61st Street (2022) s02e01 Episode Script

After the Morning After

You made me look 10 years younger.
Do you mind if I say something?
No, not at all.
I am so proud of you, sir.
What you did? Mm.
Thank you.
You're welcome.
Just like being in court.
Relax. You got this.
- MAN: Eight seconds!
- Okay.
And live in 5, 4, 3
NEARY: Tonight's guest has just won
one of the most important
trials in this great city's history.
You good?
The acquittal of Moses Johnson
is a landmark moment
for how we think about
the administration of justice.
And Franklin Roberts
was right at the heart
of the making of this moment.
NEWSCASTER: Celebration erupted
on the South Side
as the not-guilty verdict was read
in the Moses Johnson murder trial
of slain CPD officer Michael Rossi.
People took to the streets,
prompted by the unexpected acquittal
of the 19-year-old track phenom.
A CPD spokesman, when asked to comment,
said that the verdict
BRANNIGAN: What does it mean,
a verdict like that?
It means you're entitled to run
from a police officer.
And you're entitled to fight us
when we're doing our duty.
Only one thing you need
to have all that going for you.
Your skin has to be the right colour.
So here's my question.
Given that 90% of the people
committing crimes in this city
have that same skin colour
how are we supposed to do our job?
[VOICE ECHOING] Who are we?
Somebody tell these motherfuckers ♪
Keep they hands off me ♪
I ain't a motherfuckin' slave ♪
Keep your chains off me ♪
You better hope
this 9-millimetre jam on me ♪
Or get blown ♪
I hope you got your body cam
turnt on ♪
Fuck a Black cop, too;
that's the same fight ♪
You got a badge, bitch,
but you still ain't white ♪
This for Laquan on sight
when you see Van Dyke ♪
Turn that off.
9, 10, 11, fuck 12 ♪
Not tonight.
1, 2, 3, 4, 5, 6, 7, 8 ♪
9, 10, 11, fuck 12 ♪
- Sixteen shots ♪
- You police?
And we buckin' back ♪
Sixteen shots ♪
Yeah. I ain't breaking no law, so
- And we buckin' back ♪
- fuck 12.
Sixteen shots ♪
And fuck you.
There's a war on drugs,
but the drugs keep winnin' ♪
What next for Franklin Roberts?
People come on your show
to plug things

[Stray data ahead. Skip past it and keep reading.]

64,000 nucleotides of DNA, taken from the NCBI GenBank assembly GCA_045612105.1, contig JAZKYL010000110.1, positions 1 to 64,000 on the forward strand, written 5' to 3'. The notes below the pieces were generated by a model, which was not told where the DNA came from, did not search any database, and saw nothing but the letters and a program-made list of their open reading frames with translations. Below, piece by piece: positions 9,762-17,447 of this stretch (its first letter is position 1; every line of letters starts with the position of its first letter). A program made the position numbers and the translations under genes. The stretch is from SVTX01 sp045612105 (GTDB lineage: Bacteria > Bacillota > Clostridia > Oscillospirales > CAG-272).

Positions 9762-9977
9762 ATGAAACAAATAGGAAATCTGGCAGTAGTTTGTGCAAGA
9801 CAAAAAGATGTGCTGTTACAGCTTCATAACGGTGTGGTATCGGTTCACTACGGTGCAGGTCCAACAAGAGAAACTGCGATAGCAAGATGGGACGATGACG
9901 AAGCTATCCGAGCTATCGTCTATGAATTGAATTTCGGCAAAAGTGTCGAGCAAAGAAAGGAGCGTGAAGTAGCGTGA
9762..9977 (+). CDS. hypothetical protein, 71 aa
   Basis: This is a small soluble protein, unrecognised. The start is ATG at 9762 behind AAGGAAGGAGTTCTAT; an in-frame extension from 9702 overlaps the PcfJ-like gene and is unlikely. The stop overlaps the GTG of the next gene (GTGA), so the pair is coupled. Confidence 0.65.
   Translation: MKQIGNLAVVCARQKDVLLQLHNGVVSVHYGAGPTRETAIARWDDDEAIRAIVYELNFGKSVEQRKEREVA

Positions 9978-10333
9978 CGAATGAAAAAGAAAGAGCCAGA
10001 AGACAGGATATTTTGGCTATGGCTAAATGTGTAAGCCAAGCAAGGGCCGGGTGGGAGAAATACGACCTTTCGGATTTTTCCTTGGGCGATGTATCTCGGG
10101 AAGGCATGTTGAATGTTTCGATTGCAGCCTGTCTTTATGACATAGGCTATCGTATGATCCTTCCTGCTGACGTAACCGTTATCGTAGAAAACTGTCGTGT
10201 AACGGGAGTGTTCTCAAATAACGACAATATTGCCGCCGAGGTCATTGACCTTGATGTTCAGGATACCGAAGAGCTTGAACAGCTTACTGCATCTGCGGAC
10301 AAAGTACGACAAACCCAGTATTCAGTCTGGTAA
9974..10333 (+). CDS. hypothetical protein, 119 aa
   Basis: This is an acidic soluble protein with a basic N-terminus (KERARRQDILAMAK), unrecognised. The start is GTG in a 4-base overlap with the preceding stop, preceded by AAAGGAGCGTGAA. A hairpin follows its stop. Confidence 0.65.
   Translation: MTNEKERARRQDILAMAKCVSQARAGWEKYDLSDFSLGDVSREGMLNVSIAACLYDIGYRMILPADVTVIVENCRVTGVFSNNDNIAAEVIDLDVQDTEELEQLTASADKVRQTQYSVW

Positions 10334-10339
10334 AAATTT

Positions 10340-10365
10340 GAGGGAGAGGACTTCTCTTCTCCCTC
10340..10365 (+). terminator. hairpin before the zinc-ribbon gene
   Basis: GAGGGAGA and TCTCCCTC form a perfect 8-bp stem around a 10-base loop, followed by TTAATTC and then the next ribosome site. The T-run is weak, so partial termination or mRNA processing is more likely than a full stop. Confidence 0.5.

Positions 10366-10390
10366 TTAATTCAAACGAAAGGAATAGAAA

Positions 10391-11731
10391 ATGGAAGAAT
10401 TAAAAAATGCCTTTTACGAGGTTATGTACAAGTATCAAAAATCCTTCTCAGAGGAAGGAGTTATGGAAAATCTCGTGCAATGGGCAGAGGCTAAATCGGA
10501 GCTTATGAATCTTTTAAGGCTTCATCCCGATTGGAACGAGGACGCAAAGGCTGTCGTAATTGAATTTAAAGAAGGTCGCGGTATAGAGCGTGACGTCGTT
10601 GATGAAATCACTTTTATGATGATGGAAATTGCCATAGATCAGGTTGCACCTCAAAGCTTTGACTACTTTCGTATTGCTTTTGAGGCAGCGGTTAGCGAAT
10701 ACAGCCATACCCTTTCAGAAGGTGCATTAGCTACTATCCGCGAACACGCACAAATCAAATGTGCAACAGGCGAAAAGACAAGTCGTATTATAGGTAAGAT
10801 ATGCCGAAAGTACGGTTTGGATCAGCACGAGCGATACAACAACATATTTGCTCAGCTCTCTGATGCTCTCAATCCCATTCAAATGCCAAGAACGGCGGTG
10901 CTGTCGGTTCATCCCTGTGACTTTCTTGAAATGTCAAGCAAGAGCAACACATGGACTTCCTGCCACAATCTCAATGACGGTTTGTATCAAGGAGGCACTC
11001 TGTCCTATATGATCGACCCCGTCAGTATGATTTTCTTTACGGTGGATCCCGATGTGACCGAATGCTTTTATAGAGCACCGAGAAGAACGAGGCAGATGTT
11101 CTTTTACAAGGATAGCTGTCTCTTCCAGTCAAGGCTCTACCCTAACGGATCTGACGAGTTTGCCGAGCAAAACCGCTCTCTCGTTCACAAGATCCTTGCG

A new TV show, a-a book.
Well, I'm selling something as well
Truth and reconciliation.
That's two things.
Well, you can't have one
without the other.
1, 2, 3, 4, 5, 6, 7, 8 ♪
9, 10, 11, fuck 12 ♪
Segregation, torture, apartheid.
My people have been
on the wrong end of all of them
right here in Chicago.
I want a segregated city
and a divided country
to come together
by agreeing about its past,
not denying it.
It's not a witch hunt.
It's an opening of a gate
to transparency.
I'm not going after bad cops.
I'm inviting police officers
to talk about their experiences,
their culture Truthfully.
Why would they do that?
"Not everything that is faced
can be changed.
But nothing will be changed
until it is faced."
James Baldwin.
Is he right?
Sixteen shots ♪
And we buckin' back ♪
How about you, sir? Yes. Yes. You.
The sound man. How about you?
What do you think?
- Is he right?
- He's right.
And how about you, Mr. Cameraman?
Is he right?
Sure. Absolutely.
And how about you?
Shall we do this?
Chicago ♪
Where the dollar and
blue collar go hand in hand ♪
City of Dreams so big ♪
Nightmares don't stand a chance ♪
A concrete paradise where roses grow ♪
See the smile from a child ♪
Light up the Magnificent Mile ♪
And melt the coldest snow ♪
This is home ♪
Find the brightest minds
on these dark streets ♪
See the heart and soul
on these old blocks ♪
Where we grow, we call it the Go ♪
'Cause we don't stop ♪
I remember it was one hot day in July.
I'm on my way to my boy's crib.
We about to have a barbecue.